South D hub proposal unveiled

Jon Rennie, of Athfield Architects, speaks to members of the community at a presentation about...
Jon Rennie, of Athfield Architects, speaks to members of the community at a presentation about the South Dunedin community hub at the Dunedin Gasworks Museum on Saturday. Photo by Gregor Richardson.
The Dunedin City Council is calling for feedback from residents on its preferred option for a library and community hub in South Dunedin before a report is presented to councillors next month.

Council services and development general manager Simon Pickford and architect Jon Rennie, of Athfield Architects, presented the council’s preferred option to about 50 people at the Dunedin Gasworks Museum on Saturday morning.

Under the $5.25 million proposal, a library would be built in the former BNZ building in King Edward St and the facility linked to the Gasworks Museum through Lorne St. Some facilities, such as a cafe, would be based at the museum.

Mr Pickford said residents had until August 29 to provide feedback to the council on the proposal.

A report would go to councillors on September 19.

"The question we want to ask you today is ‘Have we got it right?'" he told those present.

"We haven’t made any decisions yet.

"We have looked in detail at seven options. None are dead in the water. Some might have issues like access or the cost might be a little too high, but nothing has been decided."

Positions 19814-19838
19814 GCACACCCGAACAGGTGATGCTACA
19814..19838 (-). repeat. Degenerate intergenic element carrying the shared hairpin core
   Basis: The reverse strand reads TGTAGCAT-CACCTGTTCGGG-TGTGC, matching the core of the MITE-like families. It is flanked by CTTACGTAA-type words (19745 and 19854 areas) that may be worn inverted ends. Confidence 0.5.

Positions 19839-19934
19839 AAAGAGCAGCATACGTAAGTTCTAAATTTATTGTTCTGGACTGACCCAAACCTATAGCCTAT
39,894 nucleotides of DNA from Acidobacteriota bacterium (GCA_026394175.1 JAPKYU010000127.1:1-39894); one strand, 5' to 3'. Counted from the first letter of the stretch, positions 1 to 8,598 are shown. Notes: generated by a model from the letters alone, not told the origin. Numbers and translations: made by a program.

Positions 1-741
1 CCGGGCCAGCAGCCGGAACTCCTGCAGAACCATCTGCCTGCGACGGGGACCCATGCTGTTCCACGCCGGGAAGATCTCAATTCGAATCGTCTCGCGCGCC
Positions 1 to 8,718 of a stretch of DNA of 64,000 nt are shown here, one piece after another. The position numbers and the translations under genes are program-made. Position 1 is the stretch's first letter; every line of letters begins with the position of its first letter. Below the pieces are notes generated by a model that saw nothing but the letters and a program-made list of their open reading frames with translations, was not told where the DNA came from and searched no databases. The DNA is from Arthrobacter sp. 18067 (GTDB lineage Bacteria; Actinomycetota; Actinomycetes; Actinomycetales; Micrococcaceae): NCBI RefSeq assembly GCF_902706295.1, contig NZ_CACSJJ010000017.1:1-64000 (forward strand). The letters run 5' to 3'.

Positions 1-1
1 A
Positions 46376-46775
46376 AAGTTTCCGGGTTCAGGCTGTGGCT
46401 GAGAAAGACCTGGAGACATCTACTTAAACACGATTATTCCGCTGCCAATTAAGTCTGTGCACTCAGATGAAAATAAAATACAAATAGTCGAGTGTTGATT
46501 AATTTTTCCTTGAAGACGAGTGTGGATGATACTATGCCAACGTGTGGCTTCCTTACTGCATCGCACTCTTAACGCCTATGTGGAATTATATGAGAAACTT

The other options were the entire facility being at the Gasworks Museum, the Rankeilor St car park, 180-190 King Edward St, 138 King Edward St, the South City Mall or the Caledonian building.

Mr Rennie said the proposal was preferred because it was architecturally appropriate, appropriate for a civic centre, central to South Dunedin and provided links to other areas, such as the Gasworks Museum.

It would also have resilience to flooding, as it was raised off the ground, he said.

The library would also result in the natural revival of other shop fronts in the area over time.

"It’s foot traffic and it’s a commitment the council has made,’’ Mr Rennie said.

"A commitment to that area and that shows confidence in the area."

Mr Pickford echoed those thoughts.

"The council aren’t going to put millions into transforming all those shop fronts, but what it is going to do is put this central hub in and that will drive other owners to improve their shop fronts," he said.

"It does transform the area over time. It’s not instantaneous. There’s only so much we can do as a council."

The council has allowed for $5.25 million for the hub in its 2017-18 and 2018-19 budgets.

● Feedback on the proposal can be provided online on the council’s website at

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